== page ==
posted on Sep, 5 2012 @ 05:06 PM
OP, your son will not use all the information he learns. You don't attend school to exclusively learn facts or formulas, you're also learning to persevere at something you may not like - do you like every single aspect of your job? I sure don't. You're also learning to absorb material while being time-constrained, think critically, fail and try again, compare your world to others, see a bigger picture...the list goes on and on. It's not all academic.

Speaking from experience (and in the hopes of encouraging your son) I can tell you that there were a few subjects I disliked in school but returned to later in life with a lot of interest. Years later I vaguely remembered learning about something, I then looked it up and it became a passion. You won't like everything you study but you won't know that until you are exposed to it.

posted on Sep, 5 2012 @ 05:13 PM
reply to post by Pedro4077

It really depends. Knowing all those extra things give you much knowledge that will make you a more interesting person when you engage in a conversation. Other than that I really have not used much of the things i learned in college. I cannot remember the last time I had to use differentials or had to use assembly language. It is fun stuff to know once you have all your needs met and you are on your quest for more knowledge since you have to find something to do when you are not making a living.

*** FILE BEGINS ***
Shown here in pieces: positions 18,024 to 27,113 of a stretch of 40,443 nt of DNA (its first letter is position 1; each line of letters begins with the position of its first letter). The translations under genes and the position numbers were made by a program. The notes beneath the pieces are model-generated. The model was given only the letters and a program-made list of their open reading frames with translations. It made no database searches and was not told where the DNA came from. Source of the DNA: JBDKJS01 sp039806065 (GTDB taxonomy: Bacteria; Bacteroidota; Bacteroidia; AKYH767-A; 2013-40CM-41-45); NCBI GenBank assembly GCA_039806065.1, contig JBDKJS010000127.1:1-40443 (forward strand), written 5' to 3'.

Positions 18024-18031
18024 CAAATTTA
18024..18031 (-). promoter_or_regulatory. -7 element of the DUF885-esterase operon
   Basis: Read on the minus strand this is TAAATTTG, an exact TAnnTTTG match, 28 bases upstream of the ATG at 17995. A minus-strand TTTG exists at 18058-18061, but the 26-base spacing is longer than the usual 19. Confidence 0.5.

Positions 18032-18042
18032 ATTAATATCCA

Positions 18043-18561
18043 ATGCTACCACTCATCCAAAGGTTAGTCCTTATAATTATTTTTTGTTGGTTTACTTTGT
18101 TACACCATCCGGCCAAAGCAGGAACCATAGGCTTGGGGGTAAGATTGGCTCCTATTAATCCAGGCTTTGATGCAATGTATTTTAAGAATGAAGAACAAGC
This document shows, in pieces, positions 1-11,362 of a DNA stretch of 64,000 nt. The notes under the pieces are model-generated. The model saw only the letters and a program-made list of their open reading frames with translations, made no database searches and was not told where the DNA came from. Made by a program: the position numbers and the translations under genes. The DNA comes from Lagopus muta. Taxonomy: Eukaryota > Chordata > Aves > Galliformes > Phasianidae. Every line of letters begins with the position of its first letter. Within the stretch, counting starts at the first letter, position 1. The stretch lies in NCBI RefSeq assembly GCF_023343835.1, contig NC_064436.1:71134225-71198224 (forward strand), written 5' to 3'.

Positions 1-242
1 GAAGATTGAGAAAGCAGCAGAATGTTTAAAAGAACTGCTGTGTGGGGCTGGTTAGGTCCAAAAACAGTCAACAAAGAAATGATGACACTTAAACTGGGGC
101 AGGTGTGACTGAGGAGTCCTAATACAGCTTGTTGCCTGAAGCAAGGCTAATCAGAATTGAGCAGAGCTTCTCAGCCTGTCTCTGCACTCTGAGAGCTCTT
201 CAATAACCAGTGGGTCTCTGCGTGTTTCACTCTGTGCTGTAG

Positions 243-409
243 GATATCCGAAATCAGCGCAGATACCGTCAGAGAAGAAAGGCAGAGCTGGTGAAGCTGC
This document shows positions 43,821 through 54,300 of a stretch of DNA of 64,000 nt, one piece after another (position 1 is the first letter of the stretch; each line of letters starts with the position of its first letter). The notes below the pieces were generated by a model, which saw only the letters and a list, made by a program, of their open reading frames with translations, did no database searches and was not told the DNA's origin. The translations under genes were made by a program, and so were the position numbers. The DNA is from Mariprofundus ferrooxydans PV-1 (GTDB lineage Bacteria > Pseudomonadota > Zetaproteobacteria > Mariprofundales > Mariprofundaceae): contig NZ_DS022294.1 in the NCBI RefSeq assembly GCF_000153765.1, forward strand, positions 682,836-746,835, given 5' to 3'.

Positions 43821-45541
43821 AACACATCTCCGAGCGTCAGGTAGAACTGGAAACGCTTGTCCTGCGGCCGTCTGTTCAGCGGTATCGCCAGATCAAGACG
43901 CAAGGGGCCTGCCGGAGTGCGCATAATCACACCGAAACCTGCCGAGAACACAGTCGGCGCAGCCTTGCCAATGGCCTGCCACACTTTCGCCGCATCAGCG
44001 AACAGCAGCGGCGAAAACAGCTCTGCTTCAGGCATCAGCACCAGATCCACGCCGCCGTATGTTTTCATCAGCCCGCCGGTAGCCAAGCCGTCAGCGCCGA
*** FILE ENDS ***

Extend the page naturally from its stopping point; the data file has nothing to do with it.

I find that many things in school are pointless if they are not part of your end goal.

When I was in college the only thing that was standing between me and my degree was a stupid section V class. I had to take some arts class or something. Huge waste of time and literally pointless. Had I not taken it i would have not received my degree. The funny thing is I was already working in my field of study without the degree, I just got it out of principle.

If i were you I would talk it out with your son and see what he wants. If he does not know tell him to jump through the hoops put in front of him till he knows what he wants to do. Either that or tell him that school is the equivalent of you working. My father pretty much told me my only job in life when I lived at home was to get good grades. If i didn't want to be in school i either needed to get a job or move out. I just went to school till i figured out what i wanted to do. It just took me so long to figure it out that i ended up finishing a degree